Back at college enrolment, she discovered that she would not be allowed to sign up for the L2 course as she did not have English GCSE (the one she missed due to being an in-patient, hooked up to a drip) and was put on a L1 Art & Design course. Then she was told that the single Art & Design course was not running due to low numbers and that she would be doing a mixture of art, media and other disciplines. Having been put on a different L1 course last year, due to the Art & Design not running, she now found herself studying another course she didn't want to do, at a lower level than she thought she would be studying at. Her timetable didn't arrive before the beginning of term and rooms changed from day to day. Can anyone see why this might unsettle someone on the spectrum?

As a result, her anxiety went through the roof again and and she was pretty difficult to deal with, swearing at staff and spending half an hour hanging around the doorway trying to get into class (thresholds have always been an issue for her, but with careful management this can be overcome). Eventually, we were called in to a meeting, where it was proposed she should sign a behaviour contract; she declined to do so with 4 adults and her parents all sat around the table looking at her, so she was given some time to go away and think about it. 

As with most teenagers tasked with decision-making, she procrastinated. Last Monday she got a letter fro college stating that as she had not responded they would be starting withdrawal. This resulted in a frantic phone call to me at work (her carer had rashly though he could take half an hour off to go food shopping without incident) with M in floods of tears. I contacted the college straight away to see if there was any way to avoid this. I was assured someone would contact us. No-one did, so the next day, my partner contacted the college and was assured that someone would get back to him by the end of the day. That was a week ago, and despite us chasing twice since then, we have had no contact from anyone.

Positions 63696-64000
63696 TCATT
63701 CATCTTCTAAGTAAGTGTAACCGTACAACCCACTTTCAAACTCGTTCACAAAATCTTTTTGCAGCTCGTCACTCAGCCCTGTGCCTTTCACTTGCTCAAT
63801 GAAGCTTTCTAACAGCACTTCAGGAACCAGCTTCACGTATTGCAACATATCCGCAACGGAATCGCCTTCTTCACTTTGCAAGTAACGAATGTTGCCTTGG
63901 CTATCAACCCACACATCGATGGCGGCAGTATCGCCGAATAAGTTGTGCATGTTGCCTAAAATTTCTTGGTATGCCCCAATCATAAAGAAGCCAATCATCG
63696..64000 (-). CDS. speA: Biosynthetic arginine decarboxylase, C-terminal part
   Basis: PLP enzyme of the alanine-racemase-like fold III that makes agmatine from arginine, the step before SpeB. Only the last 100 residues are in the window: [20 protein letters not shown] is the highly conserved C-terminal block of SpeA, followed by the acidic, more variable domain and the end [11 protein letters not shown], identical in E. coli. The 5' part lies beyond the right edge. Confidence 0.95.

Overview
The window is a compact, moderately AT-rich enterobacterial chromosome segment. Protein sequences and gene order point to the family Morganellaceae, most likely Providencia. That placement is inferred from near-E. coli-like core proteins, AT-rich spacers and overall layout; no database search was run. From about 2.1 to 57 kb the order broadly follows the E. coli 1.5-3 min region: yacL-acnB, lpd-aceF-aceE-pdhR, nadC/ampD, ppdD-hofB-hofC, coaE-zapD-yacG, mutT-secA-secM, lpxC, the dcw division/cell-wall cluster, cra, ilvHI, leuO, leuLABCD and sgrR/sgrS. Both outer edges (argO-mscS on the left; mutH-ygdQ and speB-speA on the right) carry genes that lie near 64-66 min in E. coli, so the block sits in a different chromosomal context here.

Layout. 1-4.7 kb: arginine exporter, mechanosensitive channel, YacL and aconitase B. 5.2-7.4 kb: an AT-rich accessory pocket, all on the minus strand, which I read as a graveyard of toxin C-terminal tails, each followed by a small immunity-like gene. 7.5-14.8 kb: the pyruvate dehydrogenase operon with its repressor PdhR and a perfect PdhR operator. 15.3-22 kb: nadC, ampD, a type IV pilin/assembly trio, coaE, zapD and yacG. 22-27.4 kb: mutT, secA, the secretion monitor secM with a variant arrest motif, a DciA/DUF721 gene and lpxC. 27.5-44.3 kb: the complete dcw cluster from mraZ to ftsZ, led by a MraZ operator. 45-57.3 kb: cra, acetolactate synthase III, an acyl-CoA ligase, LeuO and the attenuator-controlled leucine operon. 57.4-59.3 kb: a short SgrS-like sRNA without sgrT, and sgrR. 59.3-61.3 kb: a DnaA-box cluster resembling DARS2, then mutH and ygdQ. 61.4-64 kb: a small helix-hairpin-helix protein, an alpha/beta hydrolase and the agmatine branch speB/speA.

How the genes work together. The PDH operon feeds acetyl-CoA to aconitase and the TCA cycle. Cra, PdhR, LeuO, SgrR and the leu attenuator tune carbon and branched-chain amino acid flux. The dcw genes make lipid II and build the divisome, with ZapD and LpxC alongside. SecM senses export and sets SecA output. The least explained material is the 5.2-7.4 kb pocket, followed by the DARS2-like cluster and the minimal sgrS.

Similarly, the local authority has not contacted us regarding her annual review. No reply, not even an acknowledgement of our request. I worked for this local authority for 17 years and during my time there we had strictly-enforced service standards regarding response times to the public. 3 weeks' silence, despite the intervention of IASS (Parent Partnership as was) and a local councillor, was not part of the service standard then. Budget cuts, staff shortages and increased workloads notwithstanding, failing to even acknowledge a request for a statutory procedure is pretty poor by any standards.

We are beginning to think we are invisible, hence the title of this post. A vulnerable young person, at risk of self-harm has been pretty much abandoned, and her parents are bearing the brunt of her frustration. She is, as everyone keeps pointing out, an adult. We can't keep her locked in the house, but our hearts are in our mouths every time she announces she's "going out". It seems the parents of adults with autism are fine for fulfilling the state's responsibility for care (until the point where we become too decrepit to cope) but we don't warrant a reply to our very polite (for now) emails asking for help.

You'll be pleased to learn though, that the local authority's self-assessment of its Autism Strategy is all "Green". So that's OK.

Monday, 29 May 2017

Let's not let dead cats decide this election.

The rest of the Tory election campaign will be headed up by Lynton Crosby - a very unpleasant, unelected Australian 'strategist' with some unanswered questions about his tax arrangements, who delights in using 'dead cat' tactics wherever he can and is very effective at making nasty and incompetent people (Cameron, anyone?) look good. 

Please don't be fooled - May will not deliver a good (or possibly any) Brexit deal but she will continue to hammer the poor, the disabled and anyone other than the wealthy, despite all her faux concern for "ordinary hardworking people". And the NHS will continue to be run into the ground to soften us up for a US-style insurance system (look up how many Tory politicians have a financial interest in private healthcare companies if you don't believe me). 

She is a weak PM (and was a rubbish Home Sec if you look back at her record) who crumbles and then hides at the first sign of adversity. And if Brexit is what you're worried about, look at her negotiating team - the dilettante Boris Johnson, the security risk Liam Fox and David Davis, who really doesn't seem to know what he's doing so far. Angela Merkel has already given up on us, seeing the UK as Trump's ally! If we have to have Brexit (and I voted Remain, so I'm less than happy about it) then we at least need a decent settlement, and we won't get that with this bunch.